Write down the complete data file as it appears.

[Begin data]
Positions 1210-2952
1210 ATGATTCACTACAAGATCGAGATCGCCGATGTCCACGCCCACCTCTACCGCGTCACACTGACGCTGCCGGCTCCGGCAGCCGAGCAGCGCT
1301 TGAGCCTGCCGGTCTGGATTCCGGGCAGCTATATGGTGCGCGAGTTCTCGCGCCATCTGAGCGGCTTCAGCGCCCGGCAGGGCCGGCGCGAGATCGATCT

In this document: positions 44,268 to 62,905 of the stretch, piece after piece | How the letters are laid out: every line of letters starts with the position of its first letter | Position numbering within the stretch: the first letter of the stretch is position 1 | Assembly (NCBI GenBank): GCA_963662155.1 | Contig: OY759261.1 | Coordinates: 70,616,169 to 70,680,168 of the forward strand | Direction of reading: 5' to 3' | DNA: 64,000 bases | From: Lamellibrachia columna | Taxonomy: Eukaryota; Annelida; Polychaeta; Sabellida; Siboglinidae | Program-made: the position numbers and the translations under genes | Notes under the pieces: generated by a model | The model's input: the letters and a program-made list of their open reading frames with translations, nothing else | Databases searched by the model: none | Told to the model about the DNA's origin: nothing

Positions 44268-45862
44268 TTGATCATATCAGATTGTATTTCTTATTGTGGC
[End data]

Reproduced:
Positions 1210-2952
1210 ATGATTCACTACAAGATCGAGATCGCCGATGTCCACGCCCACCTCTACCGCGTCACACTGACGCTGCCGGCTCCGGCAGCCGAGCAGCGCT
1301 TGAGCCTGCCGGTCTGGATTCCGGGCAGCTATATGGTGCGCGAGTTCTCGCGCCATCTGAGCGGCTTCAGCGCCCGGCAGGGCCGGCGCGAGATCGATCT

In this document: positions 44,268 to 62,905 of the stretch, piece after piece | How the letters are laid out: every line of letters starts with the position of its first letter | Position numbering within the stretch: the first letter of the stretch is position 1 | Assembly (NCBI GenBank): GCA_963662155.1 | Contig: OY759261.1 | Coordinates: 70,616,169 to 70,680,168 of the forward strand | Direction of reading: 5' to 3' | DNA: 64,000 bases | From: Lamellibrachia columna | Taxonomy: Eukaryota; Annelida; Polychaeta; Sabellida; Siboglinidae | Program-made: the position numbers and the translations under genes | Notes under the pieces: generated by a model | The model's input: the letters and a program-made list of their open reading frames with translations, nothing else | Databases searched by the model: none | Told to the model about the DNA's origin: nothing

Positions 44268-45862
44268 TTGATCATATCAGATTGTATTTCTTATTGTGGC